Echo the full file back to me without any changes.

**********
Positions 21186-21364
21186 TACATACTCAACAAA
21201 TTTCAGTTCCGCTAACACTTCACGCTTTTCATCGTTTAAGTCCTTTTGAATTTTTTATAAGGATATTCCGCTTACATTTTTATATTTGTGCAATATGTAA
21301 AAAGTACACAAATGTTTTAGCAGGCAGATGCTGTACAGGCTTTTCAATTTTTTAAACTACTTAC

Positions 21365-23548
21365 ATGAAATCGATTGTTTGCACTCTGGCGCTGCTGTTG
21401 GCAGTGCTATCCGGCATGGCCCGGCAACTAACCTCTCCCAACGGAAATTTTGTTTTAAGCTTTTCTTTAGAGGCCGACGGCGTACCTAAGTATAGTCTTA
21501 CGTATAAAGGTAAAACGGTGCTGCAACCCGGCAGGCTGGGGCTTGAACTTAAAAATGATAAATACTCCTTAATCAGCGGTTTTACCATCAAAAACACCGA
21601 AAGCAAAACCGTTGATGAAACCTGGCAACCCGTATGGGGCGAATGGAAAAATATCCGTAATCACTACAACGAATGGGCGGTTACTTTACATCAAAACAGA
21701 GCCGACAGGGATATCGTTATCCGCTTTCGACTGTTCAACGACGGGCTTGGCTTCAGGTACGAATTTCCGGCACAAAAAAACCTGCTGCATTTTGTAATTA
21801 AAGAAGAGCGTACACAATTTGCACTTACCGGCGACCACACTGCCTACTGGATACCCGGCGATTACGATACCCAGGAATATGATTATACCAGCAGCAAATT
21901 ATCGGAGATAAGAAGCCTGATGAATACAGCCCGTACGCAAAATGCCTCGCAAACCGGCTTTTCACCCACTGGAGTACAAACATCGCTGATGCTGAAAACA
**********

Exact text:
Positions 21186-21364
21186 TACATACTCAACAAA
21201 TTTCAGTTCCGCTAACACTTCACGCTTTTCATCGTTTAAGTCCTTTTGAATTTTTTATAAGGATATTCCGCTTACATTTTTATATTTGTGCAATATGTAA
21301 AAAGTACACAAATGTTTTAGCAGGCAGATGCTGTACAGGCTTTTCAATTTTTTAAACTACTTAC

Positions 21365-23548
21365 ATGAAATCGATTGTTTGCACTCTGGCGCTGCTGTTG
21401 GCAGTGCTATCCGGCATGGCCCGGCAACTAACCTCTCCCAACGGAAATTTTGTTTTAAGCTTTTCTTTAGAGGCCGACGGCGTACCTAAGTATAGTCTTA
21501 CGTATAAAGGTAAAACGGTGCTGCAACCCGGCAGGCTGGGGCTTGAACTTAAAAATGATAAATACTCCTTAATCAGCGGTTTTACCATCAAAAACACCGA
21601 AAGCAAAACCGTTGATGAAACCTGGCAACCCGTATGGGGCGAATGGAAAAATATCCGTAATCACTACAACGAATGGGCGGTTACTTTACATCAAAACAGA
21701 GCCGACAGGGATATCGTTATCCGCTTTCGACTGTTCAACGACGGGCTTGGCTTCAGGTACGAATTTCCGGCACAAAAAAACCTGCTGCATTTTGTAATTA
21801 AAGAAGAGCGTACACAATTTGCACTTACCGGCGACCACACTGCCTACTGGATACCCGGCGATTACGATACCCAGGAATATGATTATACCAGCAGCAAATT
21901 ATCGGAGATAAGAAGCCTGATGAATACAGCCCGTACGCAAAATGCCTCGCAAACCGGCTTTTCACCCACTGGAGTACAAACATCGCTGATGCTGAAAACA